Obama proposed setting aside $1 billion to develop a conservation program that he said would put up to 20,000 veterans to work over five years rebuilding national parks or local communities.

Secondly, Pres. Obama’s plan also calls for grants to help local communities hire veterans as firefighters and police.

 The administration will make available $166 million in 2012 Community Oriented Policing Services (COPS) Hiring Grant funding and $320 million in 2012 Staffing for Adequate Fire and Emergency Response (SAFER) grants and award that money with a preference to communities that recruit and hire post-9/11 veterans. The President’s budget for the 2013 fiscal year will include additional $5 billion for these grant programs.

The third initiative involves training veterans as entrepreneurs.

Back in August, the Administration established a two-day course in entrepreneurship as part of the Transition Assistance Program with the Departments of Defense and Veterans Affairs, along with the Small Business Administration. The SBA also offers an eight week online training program that will teach the fundamentals of small business ownership to more than 10,000 veterans every year.

The unemployment rate for Veterans of the Iraq and Afghanistan wars remains above the national average. Some online tools to help veterans and military spouses find jobs are available HERE.

10 Things You Can Do to Help Veterans with PTSD

Another lead up to PTSD Awareness Day, June 27.

Post Traumatic Stress Disorder is one of  the signature medical issues for returning combat veterans of the Iraq and Afghanistan wars. So, it’s important that the civilian community from employers to educators understand and know how to help those living with PTSD.

Vietnam veterans have been instrumental in pushing for PTSD awareness among the military hierarchy, government officials and civilian communities. For veterans, understanding the symptoms and seeking early treatment is critical for successfully living with the disorder. But, civilians can help too.

10 Ways community members can help:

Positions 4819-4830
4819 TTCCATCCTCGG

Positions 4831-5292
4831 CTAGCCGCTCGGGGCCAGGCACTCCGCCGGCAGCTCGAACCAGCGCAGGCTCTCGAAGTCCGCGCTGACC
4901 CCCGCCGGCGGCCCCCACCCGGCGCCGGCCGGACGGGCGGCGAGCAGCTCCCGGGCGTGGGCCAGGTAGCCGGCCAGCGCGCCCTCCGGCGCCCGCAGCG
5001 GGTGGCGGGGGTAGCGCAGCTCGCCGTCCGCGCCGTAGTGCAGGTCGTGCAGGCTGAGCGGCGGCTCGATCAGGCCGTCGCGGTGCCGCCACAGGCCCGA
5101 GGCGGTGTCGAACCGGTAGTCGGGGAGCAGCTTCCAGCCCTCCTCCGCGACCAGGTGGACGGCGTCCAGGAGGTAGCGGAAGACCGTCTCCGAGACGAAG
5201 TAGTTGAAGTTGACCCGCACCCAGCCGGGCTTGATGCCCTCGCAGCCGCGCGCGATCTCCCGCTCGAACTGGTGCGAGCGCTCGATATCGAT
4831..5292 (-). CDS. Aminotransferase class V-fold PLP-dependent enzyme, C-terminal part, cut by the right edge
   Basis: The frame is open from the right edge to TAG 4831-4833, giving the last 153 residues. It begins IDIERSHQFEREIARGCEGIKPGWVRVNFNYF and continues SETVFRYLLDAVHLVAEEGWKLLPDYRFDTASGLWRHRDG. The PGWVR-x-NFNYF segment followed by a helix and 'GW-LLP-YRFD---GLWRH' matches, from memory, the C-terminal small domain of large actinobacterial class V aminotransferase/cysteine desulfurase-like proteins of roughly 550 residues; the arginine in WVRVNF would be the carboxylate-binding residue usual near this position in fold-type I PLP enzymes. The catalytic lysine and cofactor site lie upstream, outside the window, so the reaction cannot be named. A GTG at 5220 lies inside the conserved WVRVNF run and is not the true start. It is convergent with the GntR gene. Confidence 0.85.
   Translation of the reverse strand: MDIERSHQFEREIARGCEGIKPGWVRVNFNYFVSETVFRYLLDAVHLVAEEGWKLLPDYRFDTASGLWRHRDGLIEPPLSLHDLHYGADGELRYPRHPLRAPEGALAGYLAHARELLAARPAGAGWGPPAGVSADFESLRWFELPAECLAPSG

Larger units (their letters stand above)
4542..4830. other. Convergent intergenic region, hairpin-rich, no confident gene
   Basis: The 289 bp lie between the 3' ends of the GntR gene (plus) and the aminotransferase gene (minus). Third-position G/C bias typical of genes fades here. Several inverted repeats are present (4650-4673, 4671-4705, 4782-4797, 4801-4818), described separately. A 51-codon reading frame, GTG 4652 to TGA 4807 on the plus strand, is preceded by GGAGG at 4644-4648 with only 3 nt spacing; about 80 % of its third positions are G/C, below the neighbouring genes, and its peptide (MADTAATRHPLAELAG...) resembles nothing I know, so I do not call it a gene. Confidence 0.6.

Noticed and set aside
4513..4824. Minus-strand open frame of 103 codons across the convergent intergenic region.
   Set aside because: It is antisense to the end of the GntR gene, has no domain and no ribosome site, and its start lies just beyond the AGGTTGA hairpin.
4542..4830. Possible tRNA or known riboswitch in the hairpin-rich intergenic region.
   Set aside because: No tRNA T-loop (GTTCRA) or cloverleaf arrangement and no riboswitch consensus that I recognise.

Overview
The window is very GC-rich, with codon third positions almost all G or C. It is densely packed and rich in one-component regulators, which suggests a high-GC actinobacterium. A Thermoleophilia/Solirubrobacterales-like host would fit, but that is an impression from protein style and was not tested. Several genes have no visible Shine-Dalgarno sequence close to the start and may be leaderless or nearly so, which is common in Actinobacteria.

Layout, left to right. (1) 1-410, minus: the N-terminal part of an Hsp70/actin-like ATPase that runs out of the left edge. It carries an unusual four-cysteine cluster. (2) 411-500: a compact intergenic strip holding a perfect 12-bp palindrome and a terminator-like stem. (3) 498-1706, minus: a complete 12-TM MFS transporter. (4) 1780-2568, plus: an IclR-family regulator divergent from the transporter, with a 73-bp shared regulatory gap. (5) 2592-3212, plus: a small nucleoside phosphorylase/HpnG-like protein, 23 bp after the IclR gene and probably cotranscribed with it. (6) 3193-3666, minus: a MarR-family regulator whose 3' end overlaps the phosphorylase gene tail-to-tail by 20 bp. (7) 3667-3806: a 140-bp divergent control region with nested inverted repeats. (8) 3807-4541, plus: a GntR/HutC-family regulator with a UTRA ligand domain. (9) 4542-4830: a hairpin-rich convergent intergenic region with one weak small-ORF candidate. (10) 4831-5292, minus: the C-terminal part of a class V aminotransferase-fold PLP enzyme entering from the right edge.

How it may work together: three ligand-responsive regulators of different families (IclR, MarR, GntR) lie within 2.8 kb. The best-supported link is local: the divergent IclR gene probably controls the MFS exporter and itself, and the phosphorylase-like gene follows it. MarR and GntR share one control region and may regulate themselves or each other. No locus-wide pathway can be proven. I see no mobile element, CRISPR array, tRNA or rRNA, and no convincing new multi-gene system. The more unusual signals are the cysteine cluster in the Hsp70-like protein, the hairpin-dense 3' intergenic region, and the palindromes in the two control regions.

1. Understand that anyone can experience trauma, such as accidents, assault, war, or disasters.
  2. Think broadly. When trauma happens, the survivor’s family, friends, coworkers, and community are affected.
  3. Learn about common reactions to trauma and readjustment to life outside a war zone.
  4. Be aware of where to get help for trauma survivors, Veterans, and people with PTSD.
  5. Expand your understanding of how PTSD is identified and treated.
  6. Know that treatment for PTSD works.
  7. Ask a Veteran or trauma survivor if talking would help, but do not push if someone is not ready to discuss things.
  8. Realize that stigma is a barrier to getting treatment. Getting people to talk or seek help is not always easy. Your encouragement matters.
  9. Know the facts. More than half of US adults will experience trauma in their lifetime. About 7% of adults will deal with PTSD at some point. For Veterans and male and female sexual assault survivors, the figure is higher.
  10. Connect with self-help resources, apps, and videos about PTSD.

The list is courtesy of the VA National Center for PTSD. You can stay informed about PTSD through the PTSD Monthly Update.

War Veterans “Welcome Home” Event at Tampa’s USF

It’s the Tampa Bay area’s Fourth Annual “Welcome Home America’s Heroes” celebration for veterans of the Iraq and Afghanistan wars offering entertainment, giveaways and helpful health and benefits information.

U.S. Soldiers assigned to Bravo Company, 2nd Infantry Battalion, 112th Infantry Regiment, patrol through the streets of Abu Ghraib, Iraq, May 7, 2009. (U.S. Army photo by Sgt. Kani Ronningen/Released)

Tampa’s James A. Haley Veterans’ Hospital is hosting the celebration for Florida’s active-duty military members and veterans of Operation Enduring Freedom and Operation Iraqi Freedom.

The VA estimates that more than 10,000 veterans from the area have served in the Global War on Terror. They and their family members are invited to the event that also includes free health screenings, information on employment and veterans’ benefits. It’s part of an outreach campaign to assure Florida’s returning veterans are aware of and receive the services and health care they’ve earned.

The event is scheduled at the Tampa campus of the University of South Florida, MLK Plaza, 4202 E. Fowler Ave., on Saturday from 10 a.m. to 2 p.m.

Military members also will have the oppportunity to meet with representatives from the VA, state and community organizations such as the University of South Florida Veterans’ Association, VetSuccess and the Florida Department of Veterans Affairs officals.